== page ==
Former judge brands plans for juryless rape trials 'repugnant'

Lord Uist said proposals laid out in the Victims, Witnesses and Justice Reform (Scotland) Bill had a 'limited lifespan'.

Retired Scottish judge brands plans for juryless rape trials ‘constitutionally repugnant’ iStock

A retired judge has called on the Scottish Government to scrap plans for a pilot of rape and attempted rape trials without a jury, describing the move as “constitutionally repugnant”.

Lord Uist, a former Senator of the College of Justice before his retirement in 2021, hit out at the plans suggested in the Victims, Witnesses and Justice Reform (Scotland) Bill, claiming it could impinge on the European Convention of Human Rights (ECHR).

The pilot was recommended by another senior judge, Lady Dorrian, who undertook a review of the justice system which informed the legislation before Holyrood.

Writing in Scottish Legal News on Monday, Lord Uist said: “The work of the pilot courts is to be subject to review by the executive and a report of that review is to be submitted to the legislature.

“This amounts to politicians treating the courts as forensic laboratories in which to experiment with their policies.”

A policy memorandum published alongside the Bill suggest the pilot would be to assess how it is perceived by those involved, explore the impact of juryless trials on managing rape trials, and “to consider the impact of single judge trials on outcomes”.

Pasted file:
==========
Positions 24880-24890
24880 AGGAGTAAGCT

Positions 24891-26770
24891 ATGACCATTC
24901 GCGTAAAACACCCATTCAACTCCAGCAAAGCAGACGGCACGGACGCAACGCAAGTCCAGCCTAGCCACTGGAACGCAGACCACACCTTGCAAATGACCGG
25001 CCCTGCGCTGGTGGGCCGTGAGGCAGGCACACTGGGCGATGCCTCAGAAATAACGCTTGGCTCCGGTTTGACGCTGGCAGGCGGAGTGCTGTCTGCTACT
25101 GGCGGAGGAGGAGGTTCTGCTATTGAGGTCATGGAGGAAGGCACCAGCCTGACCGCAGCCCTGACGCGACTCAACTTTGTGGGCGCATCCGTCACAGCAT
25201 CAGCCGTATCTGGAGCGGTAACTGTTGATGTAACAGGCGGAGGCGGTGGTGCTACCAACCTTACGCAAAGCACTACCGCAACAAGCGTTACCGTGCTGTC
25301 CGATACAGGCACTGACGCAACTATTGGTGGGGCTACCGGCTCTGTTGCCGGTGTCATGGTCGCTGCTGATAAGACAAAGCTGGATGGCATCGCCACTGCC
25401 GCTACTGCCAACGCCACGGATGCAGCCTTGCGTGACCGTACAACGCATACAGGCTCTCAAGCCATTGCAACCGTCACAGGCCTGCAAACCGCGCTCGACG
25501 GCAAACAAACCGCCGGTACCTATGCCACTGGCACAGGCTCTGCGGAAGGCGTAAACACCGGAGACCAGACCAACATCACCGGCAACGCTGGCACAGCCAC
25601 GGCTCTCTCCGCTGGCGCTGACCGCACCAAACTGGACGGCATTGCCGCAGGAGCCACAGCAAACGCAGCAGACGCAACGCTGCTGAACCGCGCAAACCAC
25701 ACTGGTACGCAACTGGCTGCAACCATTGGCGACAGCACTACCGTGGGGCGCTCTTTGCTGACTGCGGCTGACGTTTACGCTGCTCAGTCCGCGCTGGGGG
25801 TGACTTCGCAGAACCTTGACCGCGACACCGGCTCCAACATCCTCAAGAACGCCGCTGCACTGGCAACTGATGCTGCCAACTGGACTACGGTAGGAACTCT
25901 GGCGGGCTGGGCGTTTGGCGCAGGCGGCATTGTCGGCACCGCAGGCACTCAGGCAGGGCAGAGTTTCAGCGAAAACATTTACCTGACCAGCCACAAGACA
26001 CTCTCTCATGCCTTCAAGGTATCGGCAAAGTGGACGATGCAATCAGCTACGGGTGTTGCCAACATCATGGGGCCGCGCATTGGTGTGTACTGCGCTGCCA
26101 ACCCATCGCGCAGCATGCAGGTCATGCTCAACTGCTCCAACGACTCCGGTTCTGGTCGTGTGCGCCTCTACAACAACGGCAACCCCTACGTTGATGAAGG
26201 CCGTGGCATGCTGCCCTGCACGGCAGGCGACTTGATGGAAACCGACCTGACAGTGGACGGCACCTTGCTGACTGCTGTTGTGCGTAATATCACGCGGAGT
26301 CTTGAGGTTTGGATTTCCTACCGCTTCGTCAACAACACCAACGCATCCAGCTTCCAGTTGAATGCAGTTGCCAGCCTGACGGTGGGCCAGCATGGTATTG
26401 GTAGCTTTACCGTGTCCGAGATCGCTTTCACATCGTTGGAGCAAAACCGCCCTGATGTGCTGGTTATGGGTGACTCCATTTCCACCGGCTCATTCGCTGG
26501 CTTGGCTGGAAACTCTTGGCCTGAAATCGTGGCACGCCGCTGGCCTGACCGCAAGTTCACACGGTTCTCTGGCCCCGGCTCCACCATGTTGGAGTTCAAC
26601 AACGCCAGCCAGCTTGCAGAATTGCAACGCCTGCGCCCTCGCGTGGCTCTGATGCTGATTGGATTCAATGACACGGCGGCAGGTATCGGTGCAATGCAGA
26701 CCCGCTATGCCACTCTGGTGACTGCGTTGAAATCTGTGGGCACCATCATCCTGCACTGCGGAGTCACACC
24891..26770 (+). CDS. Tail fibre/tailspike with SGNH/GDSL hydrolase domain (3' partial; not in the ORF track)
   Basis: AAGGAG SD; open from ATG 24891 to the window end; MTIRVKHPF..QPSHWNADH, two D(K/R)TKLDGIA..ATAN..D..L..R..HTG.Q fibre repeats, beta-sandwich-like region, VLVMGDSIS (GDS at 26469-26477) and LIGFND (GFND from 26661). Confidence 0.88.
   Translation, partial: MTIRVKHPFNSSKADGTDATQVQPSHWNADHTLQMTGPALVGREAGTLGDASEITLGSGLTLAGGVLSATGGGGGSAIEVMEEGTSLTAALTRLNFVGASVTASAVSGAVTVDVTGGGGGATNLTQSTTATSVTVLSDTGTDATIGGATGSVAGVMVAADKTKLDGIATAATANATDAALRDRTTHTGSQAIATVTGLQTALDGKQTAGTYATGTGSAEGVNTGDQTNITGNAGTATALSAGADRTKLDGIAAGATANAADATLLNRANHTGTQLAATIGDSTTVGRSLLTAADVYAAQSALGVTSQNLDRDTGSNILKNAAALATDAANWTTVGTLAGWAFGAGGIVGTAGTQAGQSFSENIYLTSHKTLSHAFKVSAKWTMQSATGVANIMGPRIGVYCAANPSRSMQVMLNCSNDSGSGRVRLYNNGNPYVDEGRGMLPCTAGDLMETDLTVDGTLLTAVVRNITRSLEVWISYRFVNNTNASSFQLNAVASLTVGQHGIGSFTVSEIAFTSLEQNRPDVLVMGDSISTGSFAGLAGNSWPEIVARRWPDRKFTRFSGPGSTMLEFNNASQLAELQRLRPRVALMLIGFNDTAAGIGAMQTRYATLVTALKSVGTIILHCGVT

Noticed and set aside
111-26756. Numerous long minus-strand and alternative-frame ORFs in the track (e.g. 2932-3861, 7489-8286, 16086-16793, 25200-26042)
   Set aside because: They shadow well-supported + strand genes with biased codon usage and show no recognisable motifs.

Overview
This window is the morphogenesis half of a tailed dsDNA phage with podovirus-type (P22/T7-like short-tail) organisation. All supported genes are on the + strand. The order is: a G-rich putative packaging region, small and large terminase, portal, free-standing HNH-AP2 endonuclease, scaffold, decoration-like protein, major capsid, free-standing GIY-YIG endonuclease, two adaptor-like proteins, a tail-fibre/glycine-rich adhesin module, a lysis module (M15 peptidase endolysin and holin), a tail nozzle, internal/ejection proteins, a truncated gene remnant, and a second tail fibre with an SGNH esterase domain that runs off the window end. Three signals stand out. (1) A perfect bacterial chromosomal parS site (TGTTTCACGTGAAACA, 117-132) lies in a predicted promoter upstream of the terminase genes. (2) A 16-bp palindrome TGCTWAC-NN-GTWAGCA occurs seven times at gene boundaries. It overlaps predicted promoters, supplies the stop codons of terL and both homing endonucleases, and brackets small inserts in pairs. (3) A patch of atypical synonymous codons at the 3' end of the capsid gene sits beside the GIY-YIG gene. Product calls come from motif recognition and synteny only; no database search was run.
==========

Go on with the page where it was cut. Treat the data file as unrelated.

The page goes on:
“It is reasonable to conclude from paragraph 565 of the policy memorandum that a main purpose of the review is to consider whether the work of the court has been acceptable to the executive in the percentage of convictions returned by it,” the retired judge said.

“A court with a limited lifespan working under such constraints could not in my view be considered an independent tribunal within the meaning of article ix of the ECHR.”

The judge also hit out at a provision in the Bill which would allow the Lord Justice General to dismiss the president and vice president or any other judge of the proposed sexual offences court “for any or no reason and with and prior procedure”.

“As far as I am aware this is the first time that one judge will have the power to dismiss another judge from office,” he said about the plans.

Referring to both proposals, Lord Uist wrote: “The two provisions upon which I have commented above are constitutionally repugnant and constitute a serious attack upon the independence of the judiciary. It is shocking that they were ever included in the Bill.

“Consideration should now be given to removing them from the Bill.”

If the provisions are not removed from the legislation, the judge concluded, it could be seen as being outside the scope of the Scottish Parliament.

Questioned on the statements of Lord Uist, Justice Secretary Angela Constance said: “We are at the very start of a parliamentary process where the Victims, Witnesses and Justice Reform (Scotland) Bill will be debated in detail and of course scrutinised – I hope – to the very highest of standards.

“For my part, I am absolutely determined to have the highest standards of debate and scrutiny where we are focused on the substance, because we need the people of Scotland and indeed victims and complainers to be proud of the debate that we are about to embark upon.”

Ms Constance said the pilot was a “very legitimate inquiry to have” given low conviction rates for rape and attempted rape and “the prevalence of pre-conceptions” in such trials.

According to the most recent figures, the conviction rate for rape and attempted rape in Scotland is 51%, compared to a 91% overall conviction rate for all crimes.

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